In the small town now, I'm on city sewer, but well water (I know, kind of odd). The sewer is included in my taxes, but is not a line item so I can't say how much it cost. Property taxes are less here for the 2860sqft house.
For the well, the regular costs are electricity (pennies per day), whole house filters and salt for the softener (may not be required for you). Salt cost me ~$5 a 20kg bag and filters are ~$10 for 3.
If I had to guess, it costs me ~$8 (salt and filter) every 2-3 months. The fequency of filters was about a month prior to installing a manual backwash spin down filter.
I should note, we now are a family of 5. In town, we had just grown to 4.

Regular maintenance....
Keep in mind, I'm only experienced with the well, not the septic system.
For testing, check with your local health unit. Here, we have free bacteria testing through the health unit, and (surprise to me) free mineral/hardless testing through the town. I've been doing the bacteria tests every ~3 months or so.
Filters should be changed ~3 months or less depending on pressure/volume drop. I'm a need to know kind of guy, so I'm running gauges before and after every filtering stage.
 
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Old 08-06-13, 07:13 AM
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There really ought to be an owner's manual that comes with houses that have wells and septic systems. There is a lot to learn if you come from the city.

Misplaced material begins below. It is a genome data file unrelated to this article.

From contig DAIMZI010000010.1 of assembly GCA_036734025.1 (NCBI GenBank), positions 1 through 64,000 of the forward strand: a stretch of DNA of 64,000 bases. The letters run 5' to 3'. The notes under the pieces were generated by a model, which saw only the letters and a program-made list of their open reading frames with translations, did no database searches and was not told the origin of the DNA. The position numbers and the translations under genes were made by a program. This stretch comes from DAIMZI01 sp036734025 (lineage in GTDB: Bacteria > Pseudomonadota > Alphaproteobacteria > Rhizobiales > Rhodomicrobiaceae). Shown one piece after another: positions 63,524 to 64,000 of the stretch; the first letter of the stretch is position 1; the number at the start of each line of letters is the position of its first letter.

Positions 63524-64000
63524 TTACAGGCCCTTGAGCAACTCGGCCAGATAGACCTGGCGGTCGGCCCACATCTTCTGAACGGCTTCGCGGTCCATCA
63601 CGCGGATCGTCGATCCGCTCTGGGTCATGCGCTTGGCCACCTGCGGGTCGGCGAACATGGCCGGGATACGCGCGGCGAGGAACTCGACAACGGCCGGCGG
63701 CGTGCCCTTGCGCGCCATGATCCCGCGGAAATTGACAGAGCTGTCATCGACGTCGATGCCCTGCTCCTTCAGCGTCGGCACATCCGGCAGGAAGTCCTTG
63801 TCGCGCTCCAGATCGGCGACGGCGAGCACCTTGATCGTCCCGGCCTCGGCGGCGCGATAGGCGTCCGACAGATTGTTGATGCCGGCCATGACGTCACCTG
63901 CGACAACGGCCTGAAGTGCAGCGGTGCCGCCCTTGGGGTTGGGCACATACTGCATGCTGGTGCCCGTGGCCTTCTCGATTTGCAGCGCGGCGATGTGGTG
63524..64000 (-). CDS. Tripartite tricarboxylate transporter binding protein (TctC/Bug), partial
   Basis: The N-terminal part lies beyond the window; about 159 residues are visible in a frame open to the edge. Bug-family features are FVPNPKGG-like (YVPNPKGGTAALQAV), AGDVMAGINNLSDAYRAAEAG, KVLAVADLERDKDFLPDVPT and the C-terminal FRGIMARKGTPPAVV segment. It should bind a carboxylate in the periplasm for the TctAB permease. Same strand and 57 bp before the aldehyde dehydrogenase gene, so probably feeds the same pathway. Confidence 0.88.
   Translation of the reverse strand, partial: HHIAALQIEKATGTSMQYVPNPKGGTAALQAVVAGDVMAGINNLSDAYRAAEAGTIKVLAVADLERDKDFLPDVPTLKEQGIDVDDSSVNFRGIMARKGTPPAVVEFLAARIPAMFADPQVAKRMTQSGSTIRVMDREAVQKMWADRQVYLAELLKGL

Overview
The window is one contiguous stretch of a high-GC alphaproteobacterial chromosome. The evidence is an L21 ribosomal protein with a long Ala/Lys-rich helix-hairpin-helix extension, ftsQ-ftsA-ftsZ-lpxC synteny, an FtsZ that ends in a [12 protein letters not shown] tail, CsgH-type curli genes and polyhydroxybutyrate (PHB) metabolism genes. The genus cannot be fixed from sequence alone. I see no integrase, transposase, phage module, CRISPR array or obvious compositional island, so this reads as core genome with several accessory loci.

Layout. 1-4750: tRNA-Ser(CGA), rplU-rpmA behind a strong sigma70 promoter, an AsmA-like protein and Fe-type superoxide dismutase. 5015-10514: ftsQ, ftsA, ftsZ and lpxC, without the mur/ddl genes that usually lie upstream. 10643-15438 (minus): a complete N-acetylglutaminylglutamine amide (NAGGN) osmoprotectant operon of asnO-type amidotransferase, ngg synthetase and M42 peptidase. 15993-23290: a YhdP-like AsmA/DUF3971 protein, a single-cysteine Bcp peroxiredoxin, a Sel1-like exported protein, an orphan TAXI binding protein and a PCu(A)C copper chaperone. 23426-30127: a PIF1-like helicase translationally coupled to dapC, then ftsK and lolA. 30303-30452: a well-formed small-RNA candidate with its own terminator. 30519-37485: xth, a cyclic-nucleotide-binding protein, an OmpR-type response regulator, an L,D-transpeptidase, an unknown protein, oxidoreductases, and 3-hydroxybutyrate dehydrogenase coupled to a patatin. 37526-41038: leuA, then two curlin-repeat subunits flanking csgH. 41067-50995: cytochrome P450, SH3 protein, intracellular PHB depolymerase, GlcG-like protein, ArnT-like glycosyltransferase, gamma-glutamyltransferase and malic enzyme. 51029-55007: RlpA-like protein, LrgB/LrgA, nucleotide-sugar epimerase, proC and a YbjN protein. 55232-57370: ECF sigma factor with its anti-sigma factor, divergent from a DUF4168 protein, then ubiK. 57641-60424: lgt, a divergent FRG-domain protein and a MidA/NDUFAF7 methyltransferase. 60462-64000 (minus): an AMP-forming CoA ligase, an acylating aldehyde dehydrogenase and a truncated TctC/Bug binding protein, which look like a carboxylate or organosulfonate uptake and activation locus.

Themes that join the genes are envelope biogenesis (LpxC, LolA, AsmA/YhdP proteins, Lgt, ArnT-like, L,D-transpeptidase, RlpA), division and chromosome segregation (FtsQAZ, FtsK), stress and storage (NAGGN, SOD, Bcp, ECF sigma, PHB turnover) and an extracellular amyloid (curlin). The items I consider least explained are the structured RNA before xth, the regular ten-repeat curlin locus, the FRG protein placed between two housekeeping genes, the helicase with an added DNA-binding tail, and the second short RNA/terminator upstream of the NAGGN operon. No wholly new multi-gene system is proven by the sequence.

It would have diagrams and details of where everything is and how deep they are.

Plus tips. Here is an example of things that could be in it:
Best thing to do is to ban bleach from the house. Pine oil is a disinfectant that doesn't kill septic systems.
 
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Old 08-06-13, 07:25 AM
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There really ought to be an owner's manual that comes with houses that have wells and septic systems. There is a lot to learn if you come from the city.

It would have diagrams and details of where everything is and how deep they are.
I totally agree.
Although I see the previous owners of my home in town regularly, they really knew very little about the well or any of the systems. Kind of scary considering they lived there for ~5yrs.
Been doing a lot of discovery.
It's a very steep learning curve. I spent the first 9+ months in my home learning about boilers and wells. A nicely packaged book with all the documentation, age of equipment, etc would have been really helpful.
 
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Old 08-07-13, 11:23 AM